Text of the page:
judicial officer supervising discovery takes into consideration all of the relevant facts and circumstances to determine whether the proposed deposition would entail an inappropriate burden or hardship. Such considerations may include the need to depose the lawyer, the lawyer's role in connection with the matter on which discovery is sought and in relation to the pending litigation, the risk of encountering privilege and work-product issues, and the extent of discovery already conducted. . . . Under this approach, the fact that the proposed deponent is a lawyer does not automatically insulate him or her from a deposition . . ., but it is a circumstance to be considered.
The parties agree that the subpoenas seek testimony covered by attorney-client privilege. AMoHS argues broadly that the subpoenas violate Rule 45 and that it has not waived attorney- client privilege. MMIC responds equally broadly that because it has made an inequitable conduct claim it is entitled to depose patent prosecution counsel.
AMoHS's arguments that the subpoenas issued in violation of Rule 45 and the Local Rules of Procedure lack merit. Neither the federal nor the local rules bar an attorney admitted pro hac vice to this Court from signing subpoenas issued from this Court. Although a subpoena that appears to require disclosure of privileged material may be quashed pursuant to Rule 45(c)(3), such a subpoena does not facially violate the rule. A person served with such a subpoena may choose to obey it or move to quash or modify it. See Fed. R. Civ. P. 45 (c)(3).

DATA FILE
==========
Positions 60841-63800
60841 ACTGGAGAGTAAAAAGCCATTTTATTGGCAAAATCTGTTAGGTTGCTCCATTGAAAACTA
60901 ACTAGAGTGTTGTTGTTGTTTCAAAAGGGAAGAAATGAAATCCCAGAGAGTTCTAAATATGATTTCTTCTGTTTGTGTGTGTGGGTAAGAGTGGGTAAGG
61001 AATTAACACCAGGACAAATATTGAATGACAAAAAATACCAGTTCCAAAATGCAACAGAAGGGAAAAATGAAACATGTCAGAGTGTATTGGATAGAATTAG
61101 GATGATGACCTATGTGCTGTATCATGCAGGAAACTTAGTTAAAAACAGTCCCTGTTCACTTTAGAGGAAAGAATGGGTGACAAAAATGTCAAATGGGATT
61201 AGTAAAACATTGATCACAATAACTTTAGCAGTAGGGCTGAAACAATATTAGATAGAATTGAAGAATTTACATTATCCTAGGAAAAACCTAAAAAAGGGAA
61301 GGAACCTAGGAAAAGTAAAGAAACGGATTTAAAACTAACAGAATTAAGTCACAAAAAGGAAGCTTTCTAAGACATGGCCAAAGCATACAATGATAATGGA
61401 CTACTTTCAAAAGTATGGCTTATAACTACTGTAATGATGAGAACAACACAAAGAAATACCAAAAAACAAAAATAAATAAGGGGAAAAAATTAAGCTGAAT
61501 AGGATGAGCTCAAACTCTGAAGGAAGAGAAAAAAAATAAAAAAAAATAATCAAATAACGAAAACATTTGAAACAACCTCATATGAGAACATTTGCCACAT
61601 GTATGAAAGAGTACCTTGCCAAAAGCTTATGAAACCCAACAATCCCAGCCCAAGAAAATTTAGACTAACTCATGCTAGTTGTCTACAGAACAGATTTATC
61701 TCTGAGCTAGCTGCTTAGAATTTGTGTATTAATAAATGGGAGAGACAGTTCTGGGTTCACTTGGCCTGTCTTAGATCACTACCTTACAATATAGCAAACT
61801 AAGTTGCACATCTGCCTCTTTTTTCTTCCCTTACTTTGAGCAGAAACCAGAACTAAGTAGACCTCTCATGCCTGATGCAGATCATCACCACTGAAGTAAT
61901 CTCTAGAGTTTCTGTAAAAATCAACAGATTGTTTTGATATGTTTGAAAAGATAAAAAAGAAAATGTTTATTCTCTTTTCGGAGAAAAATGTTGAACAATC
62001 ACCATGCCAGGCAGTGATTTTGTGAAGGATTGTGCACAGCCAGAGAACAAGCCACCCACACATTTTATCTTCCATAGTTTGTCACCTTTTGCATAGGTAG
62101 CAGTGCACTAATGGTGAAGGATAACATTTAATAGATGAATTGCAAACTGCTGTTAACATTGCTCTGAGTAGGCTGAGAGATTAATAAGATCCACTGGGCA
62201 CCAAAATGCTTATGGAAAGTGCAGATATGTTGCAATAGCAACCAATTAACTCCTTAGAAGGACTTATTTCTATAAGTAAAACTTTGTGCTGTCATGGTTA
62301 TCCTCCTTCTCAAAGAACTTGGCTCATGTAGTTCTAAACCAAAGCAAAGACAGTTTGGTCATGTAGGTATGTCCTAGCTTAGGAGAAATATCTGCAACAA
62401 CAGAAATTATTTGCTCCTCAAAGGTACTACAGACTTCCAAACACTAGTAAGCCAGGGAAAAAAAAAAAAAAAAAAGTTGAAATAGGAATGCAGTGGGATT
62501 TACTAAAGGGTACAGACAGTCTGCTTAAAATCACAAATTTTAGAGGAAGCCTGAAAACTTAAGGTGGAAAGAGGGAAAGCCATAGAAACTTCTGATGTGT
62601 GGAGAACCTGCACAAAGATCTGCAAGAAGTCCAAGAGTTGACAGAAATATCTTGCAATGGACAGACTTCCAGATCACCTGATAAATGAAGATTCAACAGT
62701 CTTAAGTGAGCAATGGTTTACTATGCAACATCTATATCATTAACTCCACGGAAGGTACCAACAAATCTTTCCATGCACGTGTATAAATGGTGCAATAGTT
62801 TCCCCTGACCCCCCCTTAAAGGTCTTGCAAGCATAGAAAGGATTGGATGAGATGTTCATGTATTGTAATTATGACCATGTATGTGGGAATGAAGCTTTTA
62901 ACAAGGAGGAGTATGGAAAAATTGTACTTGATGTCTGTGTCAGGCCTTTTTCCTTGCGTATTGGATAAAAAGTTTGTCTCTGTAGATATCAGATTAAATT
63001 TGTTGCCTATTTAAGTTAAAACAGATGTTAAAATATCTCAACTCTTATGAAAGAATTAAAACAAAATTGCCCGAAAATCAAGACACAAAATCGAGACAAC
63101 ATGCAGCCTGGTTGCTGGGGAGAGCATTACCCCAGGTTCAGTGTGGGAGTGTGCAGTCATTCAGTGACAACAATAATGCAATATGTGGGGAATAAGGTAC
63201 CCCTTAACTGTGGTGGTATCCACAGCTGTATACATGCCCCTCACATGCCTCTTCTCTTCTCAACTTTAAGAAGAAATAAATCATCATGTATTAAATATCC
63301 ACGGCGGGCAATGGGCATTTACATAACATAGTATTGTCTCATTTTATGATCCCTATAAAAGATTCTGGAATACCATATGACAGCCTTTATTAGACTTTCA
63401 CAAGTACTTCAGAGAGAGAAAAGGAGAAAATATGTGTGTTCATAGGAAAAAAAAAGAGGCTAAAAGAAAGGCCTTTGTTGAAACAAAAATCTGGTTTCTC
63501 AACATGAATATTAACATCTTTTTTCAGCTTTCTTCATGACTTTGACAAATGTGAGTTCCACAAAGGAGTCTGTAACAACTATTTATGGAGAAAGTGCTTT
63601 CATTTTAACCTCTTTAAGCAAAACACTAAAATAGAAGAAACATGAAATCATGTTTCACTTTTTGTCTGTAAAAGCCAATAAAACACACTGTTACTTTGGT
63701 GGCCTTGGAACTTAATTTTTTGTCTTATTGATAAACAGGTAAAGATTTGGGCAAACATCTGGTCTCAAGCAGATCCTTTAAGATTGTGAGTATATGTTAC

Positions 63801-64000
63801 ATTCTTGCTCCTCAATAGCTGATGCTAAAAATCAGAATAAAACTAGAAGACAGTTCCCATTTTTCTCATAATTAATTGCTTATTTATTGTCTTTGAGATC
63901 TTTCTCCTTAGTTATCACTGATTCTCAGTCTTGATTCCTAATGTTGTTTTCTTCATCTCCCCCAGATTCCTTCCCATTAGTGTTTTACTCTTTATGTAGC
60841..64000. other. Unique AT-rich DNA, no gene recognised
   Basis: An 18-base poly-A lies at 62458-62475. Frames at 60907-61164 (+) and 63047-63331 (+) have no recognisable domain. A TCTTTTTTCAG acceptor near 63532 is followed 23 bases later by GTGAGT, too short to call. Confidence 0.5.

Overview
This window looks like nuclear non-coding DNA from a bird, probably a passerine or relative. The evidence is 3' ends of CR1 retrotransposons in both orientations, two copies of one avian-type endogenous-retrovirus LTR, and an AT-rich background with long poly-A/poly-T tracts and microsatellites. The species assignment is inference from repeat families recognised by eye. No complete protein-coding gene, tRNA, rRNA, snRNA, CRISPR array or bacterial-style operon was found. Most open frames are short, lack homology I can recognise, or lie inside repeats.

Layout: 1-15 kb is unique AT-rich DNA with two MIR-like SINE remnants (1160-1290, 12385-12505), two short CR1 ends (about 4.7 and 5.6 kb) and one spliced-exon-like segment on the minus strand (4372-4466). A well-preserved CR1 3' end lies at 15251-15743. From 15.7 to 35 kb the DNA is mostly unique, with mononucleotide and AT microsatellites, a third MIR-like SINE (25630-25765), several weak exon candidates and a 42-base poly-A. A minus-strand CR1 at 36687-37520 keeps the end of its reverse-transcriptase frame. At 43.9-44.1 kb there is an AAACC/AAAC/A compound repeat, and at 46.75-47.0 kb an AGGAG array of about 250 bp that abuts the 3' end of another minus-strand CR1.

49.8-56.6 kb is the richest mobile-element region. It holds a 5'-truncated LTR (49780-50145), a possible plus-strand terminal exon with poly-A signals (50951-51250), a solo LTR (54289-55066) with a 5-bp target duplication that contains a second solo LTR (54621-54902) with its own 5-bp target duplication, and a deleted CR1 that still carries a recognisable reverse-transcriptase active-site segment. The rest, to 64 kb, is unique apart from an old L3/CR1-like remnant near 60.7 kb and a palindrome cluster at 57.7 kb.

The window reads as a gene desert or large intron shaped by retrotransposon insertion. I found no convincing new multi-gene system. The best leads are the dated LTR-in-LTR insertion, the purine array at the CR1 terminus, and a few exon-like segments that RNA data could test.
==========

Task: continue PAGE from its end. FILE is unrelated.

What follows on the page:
The subpoena listed thirteen topics of inquiry, only three of which appear to relate to a claim of inequitable conduct before the United States Patent Office. For the remaining topics, numbered three through twelve, MMIC has not demonstrated that they have any relevance to a defense of inequitable conduct, and consequently no particular need for this information that it cannot obtain through other means of discovery. As MMIC has not offered any other justification for invading the attorney-client privilege between litigation counsel and its client, the motion to quash is granted with respect to topics three through twelve.
Topic no. 1 seeks testimony concerning "[p]rosecution and reexamination of . . . [the '435 patent], including any communications regarding prior art, equipment required for invasive surgery, requirements for invasive surgery, and the scope of the claims of the '435 patent." Topic no. 2 seeks testimony concerning "[r]equests during pendency of reexaminations of the '435 patent made by [DRM] regarding prior art to the '435 patent and diligence of [DRM] in collecting relevant prior art. Topic no. 13 seeks testimony concerning "[c]ollection, handling, disassembly, and production of the fax produced as AMoHS 4646-48, 4334-37, 4388-40, and 4341-49 and any missing pages of that fax." MMIC has demonstrated that these areas of inquiry relate to its defense of inequitable conduct before the United States Patent Office, and the motion to quash is therefore denied as to these topics. However during the depositions AmoHS may make specific objections to specific questions that it considers to be irrelevant to the claim of inequitable conduct. See, e.g., Alcon Labs., Inc. v. Pharmacia Corp. , 225 F. Supp. 2d 340, 344 (S.D.N.Y. 2002) (reserving decision on disputed assertions of privilege until the privilege is asserted at a deposition or on a privilege log).
The motion to quash is granted as to topics three through twelve, and denied as to topics one, two and thirteen.
Dated at Burlington, in the District of Vermont, this 3rd day of December, 2013.
William K. Sessions III
District Court Judge
In re Subpoena Issued to Dennis Friedman, 350 F.3d at 72.